With this in mind, the four northern isles which originated the Tuatha Dé Dannan certainly warrant some interest. If you believe that the tales of the tuatha could have some basis in reality, whether you think them Atlantis-like advanced humans, fae or even aliens, finding out more about their supposed lands of origin could only give you more of interest to think about. The descriptor of 'northern islands’ might be rather vague, but it leaves the door open for many interpretations.
Sunken Sinfulness: Vineta
Another island lost to the waves is the Nordic twin of Atlantis, Vineta. Vineta, according to sources that go back as early as the 10th century, was a powerful emporium on an island in the Baltic Sea, near Poland and Lithuania, that was destroyed by the Gods because of their blasphemous and excessive ways. Some say that parts of the city sometimes reappear above sea level to warn others of likewise displeasing heavenly rulers. In the records, this city also appeared under the name of Jumne, Jomsborg, Julin and Wineta.
In Wolin, Poland, there is a reconstructed village called Vineta, which shows the way of life of the time in which Vineta purportedly was a superpower. The real site where Vineta was, however, has not been found yet. Some say Vineta is Wolin, while others remain convinced that Vineta was a sunken island near Ruden or Barth. One thing is clear though, unlike some other myths of this list, people generally seem convinced that there is a basis of truth connected to this myth and that there is a real potential of eventually finding the lost city.
Currently in Hell: Vijvere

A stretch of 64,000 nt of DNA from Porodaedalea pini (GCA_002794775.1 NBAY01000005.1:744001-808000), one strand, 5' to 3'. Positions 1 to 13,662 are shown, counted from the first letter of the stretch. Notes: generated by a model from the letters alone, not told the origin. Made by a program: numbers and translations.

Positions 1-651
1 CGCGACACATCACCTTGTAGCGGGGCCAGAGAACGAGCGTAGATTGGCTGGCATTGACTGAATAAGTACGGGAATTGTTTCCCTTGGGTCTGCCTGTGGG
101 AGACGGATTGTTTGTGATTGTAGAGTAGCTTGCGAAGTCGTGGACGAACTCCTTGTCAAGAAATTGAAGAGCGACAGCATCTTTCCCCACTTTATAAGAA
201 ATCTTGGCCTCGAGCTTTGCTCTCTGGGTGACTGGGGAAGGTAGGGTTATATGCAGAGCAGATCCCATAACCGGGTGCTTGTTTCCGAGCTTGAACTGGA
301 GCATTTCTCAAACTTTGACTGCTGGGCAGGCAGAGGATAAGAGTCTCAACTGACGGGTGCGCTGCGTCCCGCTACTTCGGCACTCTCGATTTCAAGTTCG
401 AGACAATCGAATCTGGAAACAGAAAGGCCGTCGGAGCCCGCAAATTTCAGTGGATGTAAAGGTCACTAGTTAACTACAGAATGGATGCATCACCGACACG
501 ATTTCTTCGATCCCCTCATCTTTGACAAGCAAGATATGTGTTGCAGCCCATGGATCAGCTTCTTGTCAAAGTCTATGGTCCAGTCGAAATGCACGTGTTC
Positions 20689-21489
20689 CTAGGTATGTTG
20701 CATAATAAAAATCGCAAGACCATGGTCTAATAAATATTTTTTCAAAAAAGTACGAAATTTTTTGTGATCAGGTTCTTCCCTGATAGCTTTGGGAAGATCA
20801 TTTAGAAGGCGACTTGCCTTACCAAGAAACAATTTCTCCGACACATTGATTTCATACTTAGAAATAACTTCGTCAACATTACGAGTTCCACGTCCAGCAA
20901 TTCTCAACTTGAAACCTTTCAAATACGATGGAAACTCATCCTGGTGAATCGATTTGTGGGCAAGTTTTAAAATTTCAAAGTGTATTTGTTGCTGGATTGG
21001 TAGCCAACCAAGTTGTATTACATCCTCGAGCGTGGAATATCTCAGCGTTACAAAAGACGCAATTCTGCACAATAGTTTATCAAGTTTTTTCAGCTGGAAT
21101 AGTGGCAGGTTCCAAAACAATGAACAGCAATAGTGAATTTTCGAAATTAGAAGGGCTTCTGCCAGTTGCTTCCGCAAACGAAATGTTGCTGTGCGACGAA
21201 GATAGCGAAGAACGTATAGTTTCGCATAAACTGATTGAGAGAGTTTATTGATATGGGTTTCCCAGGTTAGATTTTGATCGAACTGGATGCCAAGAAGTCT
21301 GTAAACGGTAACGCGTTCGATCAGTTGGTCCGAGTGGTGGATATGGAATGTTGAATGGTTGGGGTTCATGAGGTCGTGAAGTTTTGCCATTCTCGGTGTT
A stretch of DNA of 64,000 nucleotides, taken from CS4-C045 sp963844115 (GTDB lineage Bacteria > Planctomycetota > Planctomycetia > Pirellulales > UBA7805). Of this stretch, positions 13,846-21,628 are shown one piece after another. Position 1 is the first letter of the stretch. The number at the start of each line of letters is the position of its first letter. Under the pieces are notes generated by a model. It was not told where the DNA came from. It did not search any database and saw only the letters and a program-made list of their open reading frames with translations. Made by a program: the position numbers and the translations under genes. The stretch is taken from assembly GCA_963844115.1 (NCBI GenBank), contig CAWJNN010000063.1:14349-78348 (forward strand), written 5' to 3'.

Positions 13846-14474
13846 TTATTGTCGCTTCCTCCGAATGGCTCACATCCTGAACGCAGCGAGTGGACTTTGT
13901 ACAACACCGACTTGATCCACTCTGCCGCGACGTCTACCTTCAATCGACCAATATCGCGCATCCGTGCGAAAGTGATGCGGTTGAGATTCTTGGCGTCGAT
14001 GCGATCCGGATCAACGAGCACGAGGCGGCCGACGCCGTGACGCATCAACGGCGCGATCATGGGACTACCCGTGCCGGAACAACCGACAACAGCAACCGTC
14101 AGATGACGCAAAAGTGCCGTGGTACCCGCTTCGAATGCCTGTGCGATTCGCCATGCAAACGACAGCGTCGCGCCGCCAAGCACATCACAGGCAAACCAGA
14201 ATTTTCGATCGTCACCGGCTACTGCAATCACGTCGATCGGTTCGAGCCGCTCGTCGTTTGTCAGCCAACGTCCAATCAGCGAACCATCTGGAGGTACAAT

Belgium has its own version of the sinful city story as well. In Limburg, the easternmost province of the Dutch speaking part of Belgium, called Flanders, there allegedly once was a city named Vijvere. The people of this city were so sinful - they stole from each other, were vain and cursed constantly - that the devil came and dragged the whole city to hell. Apparently, according to locals from Kessenich and Thorn, the people of Vijvere can sometimes be heard lamenting or pulling the bell in their church tower. Moreover, according to the records, people find horseshoes in the turf from a nearby plain, proving that there once had to have been horses.
Not a lot of research has been done around the myth about Vijvere. In Belgium, the story is not well-known and with the dying off of the older generation, believers are disappearing. The plain mentioned by the records is a good starting point for an investigation, but the name of the city might give a clue as well. "Vijver" is Dutch for pond, so, like many others on this list "Vijvere" might lie undiscovered under water too.
No Man's Islands: Themyscira and Hydramardia
Ancient Greece appears to be the home of the proto-radical feminist wet dream as at least two of its myths tell of cities dominated by dangerous women. Themyscira was the legendary home of the Amazons, fierce women warriors who had a city of their own. Tales of their battle-lust tell that they would cut of their right breasts to be able to shoot arrows better and that they were the equals of the best warriors of Greek myth. Hydramardia is more grim than inspiring. This mythical city, according to the tale, was also an isle mainly populated by women. The women there were pretty and could speak Greek fluently. However, when male adventures ventured forth into Hydramardia, they would also discover bones and skulls lying in the streets. The women of Hydramardia, though more inviting than Amazons were at least as dangerous, as they had the habit of turning against their male guests and cooking them for their meals.